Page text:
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Ask the Dietitian: Plant-Based Proteins and More

I received a question from a lovely woman who is trying to focus on more plant-based eating. While focusing on more plant food sources, especially protein, is certainly a healthful habit, she is getting bored. So I did a little research to help expand my knowledge of the options available.

The go to plant-based protein sources that many already know and rely on may include soy products (edamame, tempeh, tofu, miso), nuts, seeds, legumes (beans and peanuts), and high protein grains (quinoa). Some other grains that are less readily used may include farro and freekeh. Farro is a versatile grain with a nutty flavor and larger grain compared to quinoa. Just ½ cup cooked farro contains 6 grams of protein and 5 g of fiber. Freekeh is another powerhouse grain with 8 grams of protein and 4 grams of fiber per ½ cup cooked. Freekeh cooks just like rice and may be a more subtle flavor compared to farro.

A quick search of area grocery stores shows these tasty looking plant-based protein snacks as new options for anyone (these can be a great replacement to more heavily processed crunchy, salty snacks). Check these out and let me know your favorites (so far I have had the seaweed snacks, Kind bars, and lupini beans).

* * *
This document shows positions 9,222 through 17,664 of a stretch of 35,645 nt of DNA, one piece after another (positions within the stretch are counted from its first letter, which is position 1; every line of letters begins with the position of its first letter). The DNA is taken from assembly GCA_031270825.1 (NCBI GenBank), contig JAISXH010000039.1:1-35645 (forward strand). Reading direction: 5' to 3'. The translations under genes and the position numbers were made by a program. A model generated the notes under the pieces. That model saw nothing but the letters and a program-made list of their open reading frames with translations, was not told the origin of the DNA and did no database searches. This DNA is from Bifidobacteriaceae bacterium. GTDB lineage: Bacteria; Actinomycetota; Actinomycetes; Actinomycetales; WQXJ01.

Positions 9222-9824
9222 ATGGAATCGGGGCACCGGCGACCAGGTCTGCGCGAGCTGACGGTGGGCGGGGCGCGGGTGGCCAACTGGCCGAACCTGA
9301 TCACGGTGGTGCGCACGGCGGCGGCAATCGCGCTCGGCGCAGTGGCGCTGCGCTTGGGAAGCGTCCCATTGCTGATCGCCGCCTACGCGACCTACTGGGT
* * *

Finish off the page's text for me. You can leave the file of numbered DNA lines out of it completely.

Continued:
1. GimMe Seaweed Snacks – not a huge protein or fiber source, but definitely tasty, crunchy, and salty with only 25 calories for the entire container. I tend to pair these with a mozzarella string cheese for more staying power.
  2. KIND Nuts and Spices Bar – 1 bar provides 6 g or protein and 6 g of fiber. Find them sweet or savory!
  3. Go Umami Baked Tofu Bar – 1 bar offers 5 g of protein and just a little fiber (1 g) with a low calorie count (60 calories), feel free to add in a piece of fruit for the perfect snack combo!
  4. Brami Lupini Beans – these are my current favorite, easy snacking in a single pouch variety with 9 grams of protein and 7 grams of fiber.
  5. Go Raw Sprouted Flax Snax – I really want to try these next. 20 pieces provide 5 grams of protein and 5 grams of fiber at a reasonable calorie content (150 calories).

I was also asked about soy safety in this question from my lovely friend. I want to dispel the nutrition myth that continues to persist regarding soy and breast cancer. The most up to date scientific research does not show any correlation between soy intake and increased incidence of breast cancer. In fact, per the Academy of Nutrition and Dietetics, soy intake may offer an improved prognosis in women who have breast cancer, and young girls who include soy may have a lifelong lower risk of breast cancer. So please do not be afraid to include soy in your diet, as it offers an excellent plant based protein source.

Content submitted by: Jessica Roy MS, RD, LDN